U.S. fire departments responded to an estimated average of 152,300 automobile fires per year in 2006-2010. These fires caused an average of 209 civilian deaths, 764 civilian injuries, and $536 million in direct property damage.
Facts and Figures
Automobile fires were involved in 10% of reported U.S. fires, 6% of U.S. fire deaths.
- On average, 17 automobile fires were reported per hour. These fires killed an average of four people every week.
Mechanical or electrical failures or malfunctions were factors in roughly two-thirds of the automobile fires.
Collisions and overturns were factors in only 4% of highway vehicle fires, but these incidents accounted for three of every five (60%) automobile fire deaths.
Only 2% of automobile fires began in fuel tanks or fuel lines, but these incidents caused 15% of the automobile fire deaths.
Source: NFPA's "Automobile Fires in the U.S.: 2006-2010 Estimates" report
What to do if your car is on fire
- Pull over as quickly as it is safe to do so, be sure to use your signal as you make your way to a safe location off the road such as the breakdown lane or rest stop.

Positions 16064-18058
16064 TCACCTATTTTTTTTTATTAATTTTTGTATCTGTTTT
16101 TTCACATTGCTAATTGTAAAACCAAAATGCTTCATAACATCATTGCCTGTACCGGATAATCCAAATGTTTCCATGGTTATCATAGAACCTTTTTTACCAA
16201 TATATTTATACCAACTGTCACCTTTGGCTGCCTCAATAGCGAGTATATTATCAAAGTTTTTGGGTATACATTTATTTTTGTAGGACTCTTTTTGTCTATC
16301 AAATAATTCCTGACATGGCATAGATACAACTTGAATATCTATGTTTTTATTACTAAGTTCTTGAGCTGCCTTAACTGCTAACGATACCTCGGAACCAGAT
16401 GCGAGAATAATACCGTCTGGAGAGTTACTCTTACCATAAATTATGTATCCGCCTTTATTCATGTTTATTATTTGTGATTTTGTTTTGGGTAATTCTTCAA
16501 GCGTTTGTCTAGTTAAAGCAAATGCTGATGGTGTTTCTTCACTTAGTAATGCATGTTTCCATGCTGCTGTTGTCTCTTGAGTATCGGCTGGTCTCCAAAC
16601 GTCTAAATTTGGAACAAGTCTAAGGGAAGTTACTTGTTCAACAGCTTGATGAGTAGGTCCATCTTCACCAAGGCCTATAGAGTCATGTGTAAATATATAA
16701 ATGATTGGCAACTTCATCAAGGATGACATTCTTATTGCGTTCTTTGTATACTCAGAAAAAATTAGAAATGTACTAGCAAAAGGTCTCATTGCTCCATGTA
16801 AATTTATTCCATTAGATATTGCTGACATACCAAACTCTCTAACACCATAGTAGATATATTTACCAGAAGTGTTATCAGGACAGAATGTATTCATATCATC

- Once you have stopped, TURN OFF the engine.
- GET everyone out of the car. Never return to a burning car for anything.
- MOVE everyone at least 100 feet from the burning car and well away from traffic.
- CALL 9-1-1.
How to prevent a car fire
- Have your car serviced regularly by a professionally trained mechanic. If you spot leaks, your car is not running properly, get it checked. A well-maintained car is less likely to have a fire.
- If you must transport gasoline, transport only a small amount in a certified gas can that is sealed. Keep a window open for ventilation.
- Gas cans and propane cylinders should never be transported in the passenger compartment.
- Never park a car where flammables, such as grass, are touching the catalytic converter.
- Drive safely to avoid an accident.
Know the danger signs
- Cracked or loose wiring or electrical problems, including a fuse that blows more than once
- Oil or fluid leaks
- Oil cap not on securely
- Rapid changes in fuel or fluid level, or engine temperature